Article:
I queued it up, and like Barkley Marathons founder Gary Cantrell (Laz for short) lighting his cigarette for every year’s race kick off, the documentary signaled a new start, and I was suddenly off. The magic of the Marathons all came flooding back, and here I was, in love with the concept of pushing yourself again. My type-A personality was on the edge of my seat for the duration of this telling of how a meaty three people completed the 2012 course. Most years, none would. What a feat of will.
Never mind that I’d never, ever consider doing something like the Barkley Marathons. I totally know that this specific event is not in my cards. I’ve learned my physical limits, and some of them I know I definitely never want to reach again.
What is in my cards: community and mental possibility. Becoming someone who is proud to say, “I tried.” Putting your best foot forward and seeing what you’re made of was the heart of this film. These were the main themes that resonated with me.
Key to this resonance were the amazing quotes the documentary filmmakers scored from Laz. Every time his face appeared on the screen, I wanted to lean in and leverage each morsel of his wisdom to improve my own scattered sense of life.
“If you’re going to face a real challenge,” he counseled in one scene, “it has to be a real challenge. You can’t accomplish anything without the possibility of failure.”
Coming from a more business-like person, a quote like this wouldn’t have the same effect. But Laz’s laid-back demeanor, lack of concern for health (I mean, he’s a runner who smokes), and willingness to register runners based on merit rather than their financial wellness was altogether inviting. He charged an entry fee of $1.60 and a piece of clothing because he recognized the kind of people a deal like this would bring. Only the slightly crazy, only the fanatics, only those people looking for a little something more out of life by facing a ridiculous labyrinth with equally unreasonable parameters, were likely to show up. Characters. The crux of human life. People needing more than a boring routine.
That’s exactly where I’m at right now: at a crossroads where I can throw in the towel, let my losses in, and watch helplessly as they pin me down hard, paralyzing me and any hope I had of making an extraordinary life for myself.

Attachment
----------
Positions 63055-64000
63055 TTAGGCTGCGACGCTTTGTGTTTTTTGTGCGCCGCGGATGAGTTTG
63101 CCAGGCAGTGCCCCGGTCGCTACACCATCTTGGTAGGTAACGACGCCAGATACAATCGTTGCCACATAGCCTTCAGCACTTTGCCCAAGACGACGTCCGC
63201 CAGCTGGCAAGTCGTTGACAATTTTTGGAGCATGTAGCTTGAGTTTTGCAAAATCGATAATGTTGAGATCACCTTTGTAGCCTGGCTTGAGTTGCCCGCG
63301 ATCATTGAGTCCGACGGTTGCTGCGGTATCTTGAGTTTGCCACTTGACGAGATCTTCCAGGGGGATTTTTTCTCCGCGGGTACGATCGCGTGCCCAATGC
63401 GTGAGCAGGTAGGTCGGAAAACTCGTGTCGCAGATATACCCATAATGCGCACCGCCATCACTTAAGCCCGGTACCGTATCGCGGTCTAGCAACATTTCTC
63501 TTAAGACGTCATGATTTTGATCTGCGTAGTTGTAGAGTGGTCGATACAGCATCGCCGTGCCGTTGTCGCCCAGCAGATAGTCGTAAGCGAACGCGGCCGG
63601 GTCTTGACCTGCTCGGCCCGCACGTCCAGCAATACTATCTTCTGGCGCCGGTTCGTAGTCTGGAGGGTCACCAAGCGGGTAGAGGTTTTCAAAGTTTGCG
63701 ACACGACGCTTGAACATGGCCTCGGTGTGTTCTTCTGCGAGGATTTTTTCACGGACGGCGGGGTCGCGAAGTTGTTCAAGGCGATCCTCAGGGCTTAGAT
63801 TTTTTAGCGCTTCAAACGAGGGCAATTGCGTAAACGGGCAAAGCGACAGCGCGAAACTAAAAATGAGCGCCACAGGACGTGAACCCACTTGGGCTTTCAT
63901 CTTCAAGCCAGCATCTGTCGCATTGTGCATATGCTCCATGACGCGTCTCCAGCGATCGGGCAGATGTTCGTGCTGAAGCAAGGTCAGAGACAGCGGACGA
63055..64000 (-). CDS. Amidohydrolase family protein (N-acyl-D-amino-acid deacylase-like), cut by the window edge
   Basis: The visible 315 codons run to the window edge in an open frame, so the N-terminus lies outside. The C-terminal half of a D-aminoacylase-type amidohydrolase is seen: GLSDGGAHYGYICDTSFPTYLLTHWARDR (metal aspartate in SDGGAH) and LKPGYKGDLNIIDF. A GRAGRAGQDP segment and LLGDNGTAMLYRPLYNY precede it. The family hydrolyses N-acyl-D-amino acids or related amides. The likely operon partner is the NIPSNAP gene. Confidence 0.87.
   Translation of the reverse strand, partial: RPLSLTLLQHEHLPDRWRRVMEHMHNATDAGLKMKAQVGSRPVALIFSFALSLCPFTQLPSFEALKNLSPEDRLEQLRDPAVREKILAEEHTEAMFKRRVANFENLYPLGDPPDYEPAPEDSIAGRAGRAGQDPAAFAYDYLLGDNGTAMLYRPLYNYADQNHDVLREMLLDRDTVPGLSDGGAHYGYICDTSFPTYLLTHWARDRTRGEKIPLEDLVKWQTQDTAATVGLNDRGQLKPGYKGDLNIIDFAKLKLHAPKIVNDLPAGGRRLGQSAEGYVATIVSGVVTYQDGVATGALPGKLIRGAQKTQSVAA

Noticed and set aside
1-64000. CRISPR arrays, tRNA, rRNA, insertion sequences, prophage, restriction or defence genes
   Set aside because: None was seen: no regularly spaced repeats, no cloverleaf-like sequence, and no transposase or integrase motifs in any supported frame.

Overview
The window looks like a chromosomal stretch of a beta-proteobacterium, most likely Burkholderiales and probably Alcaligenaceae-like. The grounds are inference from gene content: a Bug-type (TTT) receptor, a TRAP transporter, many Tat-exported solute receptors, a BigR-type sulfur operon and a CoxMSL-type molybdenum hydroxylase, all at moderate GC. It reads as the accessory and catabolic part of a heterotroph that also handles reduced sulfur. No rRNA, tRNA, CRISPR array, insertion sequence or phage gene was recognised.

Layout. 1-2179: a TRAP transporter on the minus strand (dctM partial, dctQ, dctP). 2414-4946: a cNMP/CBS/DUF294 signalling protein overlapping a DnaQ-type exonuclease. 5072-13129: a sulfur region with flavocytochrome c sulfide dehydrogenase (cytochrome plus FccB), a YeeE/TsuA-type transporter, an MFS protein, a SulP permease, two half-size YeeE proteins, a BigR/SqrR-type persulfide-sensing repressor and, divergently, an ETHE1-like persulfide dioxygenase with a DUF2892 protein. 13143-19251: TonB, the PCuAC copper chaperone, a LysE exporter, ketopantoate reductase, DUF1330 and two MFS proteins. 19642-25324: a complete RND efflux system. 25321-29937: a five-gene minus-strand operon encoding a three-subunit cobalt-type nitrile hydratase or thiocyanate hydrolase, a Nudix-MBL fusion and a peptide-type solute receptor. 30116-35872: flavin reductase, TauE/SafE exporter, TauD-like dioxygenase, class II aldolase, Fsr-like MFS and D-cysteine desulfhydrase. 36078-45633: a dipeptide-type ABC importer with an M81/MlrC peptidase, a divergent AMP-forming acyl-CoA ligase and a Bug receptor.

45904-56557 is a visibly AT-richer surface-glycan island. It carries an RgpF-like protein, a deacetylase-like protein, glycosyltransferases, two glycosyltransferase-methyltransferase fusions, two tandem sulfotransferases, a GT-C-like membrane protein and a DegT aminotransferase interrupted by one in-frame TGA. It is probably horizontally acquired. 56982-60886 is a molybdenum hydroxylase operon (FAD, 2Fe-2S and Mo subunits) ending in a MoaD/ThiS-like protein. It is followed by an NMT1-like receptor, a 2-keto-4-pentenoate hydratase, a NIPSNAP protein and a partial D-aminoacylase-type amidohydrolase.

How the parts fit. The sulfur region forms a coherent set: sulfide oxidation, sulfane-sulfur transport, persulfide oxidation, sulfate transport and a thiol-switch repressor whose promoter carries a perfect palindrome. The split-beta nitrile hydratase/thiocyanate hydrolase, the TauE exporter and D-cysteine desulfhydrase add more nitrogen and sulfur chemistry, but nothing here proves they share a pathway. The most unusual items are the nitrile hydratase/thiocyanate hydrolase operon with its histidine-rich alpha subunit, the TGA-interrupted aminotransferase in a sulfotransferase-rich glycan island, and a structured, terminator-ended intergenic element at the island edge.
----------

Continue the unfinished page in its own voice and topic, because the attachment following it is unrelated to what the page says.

Maybe I’ve got a little more in me.
The story that especially resonated with me was 2012 marathon finisher John Fegyveresi‘s story. He, like myself, had at once reached a low point in his life. And then one day, he decided to wake up and put his all into living his best life. From what I gathered, his best life meant being wholly present in his moments and appreciating each minute opportunity to breathe. He’d recognized the limits on life, and as such, experience trumped bodily preservation. Bodily preservation is, thus far, impossible. Mental and physical challenges, and using this world to see what you are truly made of, are the stuff of life.
So, what now?
I’ll use this blog to track and chronicle my efforts to sharpen myself mentally and physically. I want this to hold me accountable, and I want this blog to help me keep the goals of living positively and fruitfully top-of-mind.
It’s just a few days later, and I’d like to keep the momentum and energy I received from the Barkley Marathons story going this time. It’s so easy to get mini inspirations, and then lose them to the mundane things that effortlessly capture your attention. I don’t want to get lost again. I want clarity. I want to create a purpose for myself. And like my Facebook friend, I want to be able to inspire others to do the same.
What’s on the menu?
I’ll leave myself with three things to focus on:
1. Have a physical routine. Be it morning yoga, a weekly run, or a nightly bike ride. Just, invite some sort of regular physical exercise into my routine.
2. Write in this blog at least three times per week. Writing here will help keep me focused, and also help me to reflect on how I could be doing better.
3. Eat good. I’ll keep this open ended, since I’ve been working on my diet the past few years and seem to have something that works for me. It’s not the healthiest, however. Maybe I can start by incorporating more water.
And that’s what I’ve got. If you find this, and feel like following along, cool.
If not, I hope my focus will show itself in real life, and resonate positively with the people I know, love, work with, and are fortunate to meet.
Let’s get to know our limits, and and see how far we can push past them.
Cheers to a successful year!
And to get started, here’s some supplementary viewing material from the Ginger Runner that gives context to the ridiculousness of the Barkley. Ultrarunner Gary Robbins scored a record time for running the 96 miles of the Mount Rainer trail, but was still unable to complete the Barkley Marathons.